In the tiny McNicol Gallery on the first floor of the Williams College Museum of Art (WCMA) is an exhibit that rewards close investigation: Associate Professor of Anthropology Antonia Foias’s Teaching With Art: The Art and Archaeology of Maya Civilization opened Saturday and is open through Feb. 2, 2012. The display is meant to supplement her fall courses “Pyramids, Bones, and Sherds: What is Archaeology?” and “The Art and Archaeology of Maya Civilization: A Marriage Made in Xibalba.”
A uniquely sophisticated Mesoamerican people famous for their writing system, mathematics, astronomy and calenders, the Mayans flourished in what is today southern Mexico from about 200 to 1000 A.D. Foias, an authority on the civilization’s ceramics, assembled for the show eight well-preserved pieces of WCMA’s permanent collection to exemplify four categories of Mayan objects. Mostly clayware dated roughly between 600 and 900 A.D., or the Late Classic period of Mayan history, these art pieces strike the viewer with their abstract, highly stylized decoration.
Despite this visual interest, these pieces at first seem unnervingly silent. A Late Classic limestone corbel, the single architectural ornament and largest item on display, rests unprotected on a pedestal opposite the gallery entrance, drawing the visitor into the deep-red exhibit space. But once the viewer admires the geometric correspondences among the square face, features, and helmet of a ruler-god carved into the beam’s head, the minimal text and even sparser images on the walls may not inspire further reflection. It is only when the viewer takes a cue from the very shape of the beam and imagines the corbel adorning a building, namely a temple, that he or she glimpses the magnificence of Mayan architecture.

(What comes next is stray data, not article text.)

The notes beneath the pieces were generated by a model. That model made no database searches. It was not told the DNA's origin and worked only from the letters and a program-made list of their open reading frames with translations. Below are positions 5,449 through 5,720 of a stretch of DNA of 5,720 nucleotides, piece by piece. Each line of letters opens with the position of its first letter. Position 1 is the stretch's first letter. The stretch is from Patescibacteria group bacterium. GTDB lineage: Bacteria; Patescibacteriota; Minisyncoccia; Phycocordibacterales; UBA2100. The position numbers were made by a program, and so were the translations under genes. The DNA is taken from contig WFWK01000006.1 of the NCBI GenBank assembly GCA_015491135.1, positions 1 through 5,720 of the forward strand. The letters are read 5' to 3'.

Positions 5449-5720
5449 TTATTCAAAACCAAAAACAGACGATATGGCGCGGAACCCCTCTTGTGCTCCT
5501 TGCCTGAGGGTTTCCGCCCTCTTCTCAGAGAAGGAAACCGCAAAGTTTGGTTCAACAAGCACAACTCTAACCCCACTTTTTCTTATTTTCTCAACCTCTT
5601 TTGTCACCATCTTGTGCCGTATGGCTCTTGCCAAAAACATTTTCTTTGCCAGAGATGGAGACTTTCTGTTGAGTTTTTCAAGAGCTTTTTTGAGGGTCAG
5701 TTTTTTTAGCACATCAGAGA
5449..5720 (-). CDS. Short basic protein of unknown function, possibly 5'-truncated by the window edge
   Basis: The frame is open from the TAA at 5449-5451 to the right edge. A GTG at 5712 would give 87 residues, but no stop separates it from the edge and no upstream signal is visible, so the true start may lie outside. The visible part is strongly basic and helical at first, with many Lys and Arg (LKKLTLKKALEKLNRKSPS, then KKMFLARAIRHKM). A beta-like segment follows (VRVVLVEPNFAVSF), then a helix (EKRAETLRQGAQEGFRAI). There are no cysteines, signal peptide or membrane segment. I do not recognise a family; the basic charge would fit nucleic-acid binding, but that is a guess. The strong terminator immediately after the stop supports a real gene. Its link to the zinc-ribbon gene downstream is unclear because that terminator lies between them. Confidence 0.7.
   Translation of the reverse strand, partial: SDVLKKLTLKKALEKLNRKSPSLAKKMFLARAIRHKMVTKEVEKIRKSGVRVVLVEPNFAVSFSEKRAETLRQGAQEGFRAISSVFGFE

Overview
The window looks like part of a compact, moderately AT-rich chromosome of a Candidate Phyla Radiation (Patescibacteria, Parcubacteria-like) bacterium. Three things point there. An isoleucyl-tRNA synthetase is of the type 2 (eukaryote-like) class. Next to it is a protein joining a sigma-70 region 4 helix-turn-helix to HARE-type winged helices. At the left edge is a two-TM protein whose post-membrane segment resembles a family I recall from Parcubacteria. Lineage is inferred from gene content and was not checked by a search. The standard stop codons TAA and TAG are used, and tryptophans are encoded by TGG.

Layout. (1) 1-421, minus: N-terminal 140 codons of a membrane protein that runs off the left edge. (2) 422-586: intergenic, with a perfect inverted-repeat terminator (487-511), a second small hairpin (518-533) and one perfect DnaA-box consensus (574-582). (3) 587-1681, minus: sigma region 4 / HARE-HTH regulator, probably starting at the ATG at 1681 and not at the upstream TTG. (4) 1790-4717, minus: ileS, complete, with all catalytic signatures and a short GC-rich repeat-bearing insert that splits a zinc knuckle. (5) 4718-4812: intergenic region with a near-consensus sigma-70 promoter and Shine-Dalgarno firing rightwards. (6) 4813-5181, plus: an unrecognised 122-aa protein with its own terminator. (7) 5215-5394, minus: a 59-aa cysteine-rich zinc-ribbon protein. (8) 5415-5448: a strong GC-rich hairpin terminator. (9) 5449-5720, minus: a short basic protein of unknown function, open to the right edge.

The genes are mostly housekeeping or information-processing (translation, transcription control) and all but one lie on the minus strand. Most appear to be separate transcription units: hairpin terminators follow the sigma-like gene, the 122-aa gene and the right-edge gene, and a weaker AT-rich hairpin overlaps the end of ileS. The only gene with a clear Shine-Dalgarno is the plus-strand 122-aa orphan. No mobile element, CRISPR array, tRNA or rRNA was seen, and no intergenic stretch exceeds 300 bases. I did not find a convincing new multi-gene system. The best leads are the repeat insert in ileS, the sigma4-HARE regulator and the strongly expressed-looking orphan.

Though the other glass-cased objects lining the remaining wall of the room require a little research to spring to life, they paint more vivid pictures of Mayan culture. For instance, a Late Classic, mold-made terracotta whistle, one of two musical instruments on display, depicts a cross-legged man who stares rigidly forward, wears a headdress larger than his head and a mask reminiscent of the corbel and holds a cloth in his left hand. The mask and cloth suggest the whistle’s use in an auto-bloodletting ceremony designed to help guarantee the divine replenishment of the earth.
A contemporary terracotta chalice, one of three incense burners, has vertical bands of spikes possibly mimicking the hallucinogenic datura plant, which the Maya might have employed alongside the burner in a birth-related ritual. Also from the Late Classic era is an elegant but partially abraded ceramic pot, once used for offerings and that originally rested in a noble’s tomb. A motif of seated figures painted onto the vessel in warm tones appears to illustrate a scene from an oral epic in which young twin heroes assume different animal identities to confuse the evil night gods.
The exhibit leaves visitors with a somewhat fragmented final impression of the Maya, and perhaps intentionally so. The dearth of contextualizing information and the display’s general simplicity could be meant to advertise the unnaturalness of the museum setting for objects such as those in Teaching With Art, objects that had at least as much functional worth as they did aesthetic value to their creators. Any conclusion reached by means of such an artificial gathering of relics must be accepted with caution. Appropriately for Foias’s classes, Teaching With Art would then also highlight a fundamental challenge of the archeological reconstruction of past societies from a few material remains.